As we are in the middle of an historic event, it’s time we get a vehicle that’s ready for the occasion. It should be all-weather capable, comfortable, and apparently able to haul vast quantities of toilet paper. As an Eagle Scout, I can dig a trench and wipe with leaves, but many seem to need a pickup for their aft-ward tidiness. No matter what comes, the 2020 Chevy Silverado Trail Boss is prepared.
It looks the part of a warrior with its big black grille, 18” black alloy wheels, off-road tires, black window trim, and dual exhaust outlets. Body color air blades on the front aid aerodynamics while connecting the Silverado to sportier Chevys like the Camaro. I was no fan of this truck’s design when it debuted a couple of years ago. Elegant, it is not. But, there’s a toughness in the big façade, sculpted fenders, and chiseled hood that I’ve come to appreciate. The longer cab looks good and provides ample rear passenger space.
Designers deleted step bars because they tend to bang on rocks and logs off-road, but they would certainly make for an easier climb inside. Once there, critics might say Chevrolet didn’t do enough to update the interior during the most recent redesign, but others will point out it works pretty well. The infotainment touchscreen plus auxiliary climate and audio controls are housed in a center cluster that looks like a Star Wars mask. It’s all easy to use, though. Proper volume and tuning knobs add convenience.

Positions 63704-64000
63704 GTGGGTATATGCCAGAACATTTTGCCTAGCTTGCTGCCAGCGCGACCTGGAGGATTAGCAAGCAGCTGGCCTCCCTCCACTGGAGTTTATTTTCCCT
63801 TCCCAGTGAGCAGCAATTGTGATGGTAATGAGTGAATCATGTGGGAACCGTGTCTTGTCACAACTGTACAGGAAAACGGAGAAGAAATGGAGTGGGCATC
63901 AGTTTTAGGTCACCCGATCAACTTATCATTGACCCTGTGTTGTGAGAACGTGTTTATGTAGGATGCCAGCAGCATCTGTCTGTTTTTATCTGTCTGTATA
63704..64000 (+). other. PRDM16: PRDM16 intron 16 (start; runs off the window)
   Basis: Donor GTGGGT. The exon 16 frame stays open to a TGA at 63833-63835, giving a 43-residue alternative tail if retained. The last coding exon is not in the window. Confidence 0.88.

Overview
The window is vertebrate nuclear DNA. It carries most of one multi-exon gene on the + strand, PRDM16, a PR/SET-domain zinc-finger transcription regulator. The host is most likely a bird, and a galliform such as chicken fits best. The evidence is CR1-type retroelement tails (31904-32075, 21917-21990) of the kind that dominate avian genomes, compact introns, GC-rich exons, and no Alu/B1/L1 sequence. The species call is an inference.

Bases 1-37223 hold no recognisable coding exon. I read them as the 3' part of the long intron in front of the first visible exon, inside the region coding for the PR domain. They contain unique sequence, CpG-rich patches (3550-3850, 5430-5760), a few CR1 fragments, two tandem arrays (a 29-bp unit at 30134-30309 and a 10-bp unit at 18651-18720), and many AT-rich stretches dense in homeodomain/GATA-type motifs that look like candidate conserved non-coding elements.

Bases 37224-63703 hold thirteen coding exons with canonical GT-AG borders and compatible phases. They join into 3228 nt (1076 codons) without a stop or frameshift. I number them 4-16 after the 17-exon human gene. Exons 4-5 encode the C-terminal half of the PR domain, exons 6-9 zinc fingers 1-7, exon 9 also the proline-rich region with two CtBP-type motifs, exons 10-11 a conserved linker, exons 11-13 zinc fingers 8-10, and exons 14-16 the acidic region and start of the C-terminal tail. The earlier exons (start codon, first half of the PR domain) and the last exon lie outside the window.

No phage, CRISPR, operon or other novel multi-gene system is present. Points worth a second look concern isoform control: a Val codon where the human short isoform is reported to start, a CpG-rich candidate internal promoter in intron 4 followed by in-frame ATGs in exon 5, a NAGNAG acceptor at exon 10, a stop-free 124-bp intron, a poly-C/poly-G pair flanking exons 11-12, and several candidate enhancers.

Tally the luxuries. Heated seats, automatic climate control, and navigation are appreciated – as are the crisp Bose audio, thick leather-wrapped steering wheel, and a dance floor’s legroom in the back. My daughter was enamored with the power sliding rear window. Despite all of the amenities, the truck still has the feeling it can be easily cleansed after a hard day at play…or to keep viruses from taking up residence.
Let’s keep moving. There’s an optional 6.2-liter V8 for the Trail Boss, but ours came with the smaller 5.3-liter V8 that delivers 355 horsepower, 383 lb.-ft. of torque, and 16/21-MPG city/highway. Fuel economy is not especially impressive, but is optimized by the smooth-shifting 10-speed automatic transmission and auto stop/start that pauses the engine while at rest. I don’t love stop/start, but it can be defeated with a switch on the console.
And, it is ready for almost any adventure you care to pursue. Monotube shocks, skid plates for the sensitive bits, locking rear differential to balance power, and push-button four-wheel-drive are part of the deal. All of that gear may seem like overkill for the daily commute, but the thick off-road tires and shocks do a great job of soaking up potholes and rough pavement. You can drive it with near reckless abandon and know it is up to the challenge.
It’s reassuring to know you’re driving a vehicle that can do almost anything. From its enhanced all-terrain capability to its roomy bed, powerful engine, and comfortable interior, the Silverado Trail Boss is prepared for the worst while looking for the best. Silverados start at $28,300, but our big boy came to $55,040, making it competitive with the Ram Rebel, GMC Sierra AT4, and Ford F-150 Raptor.
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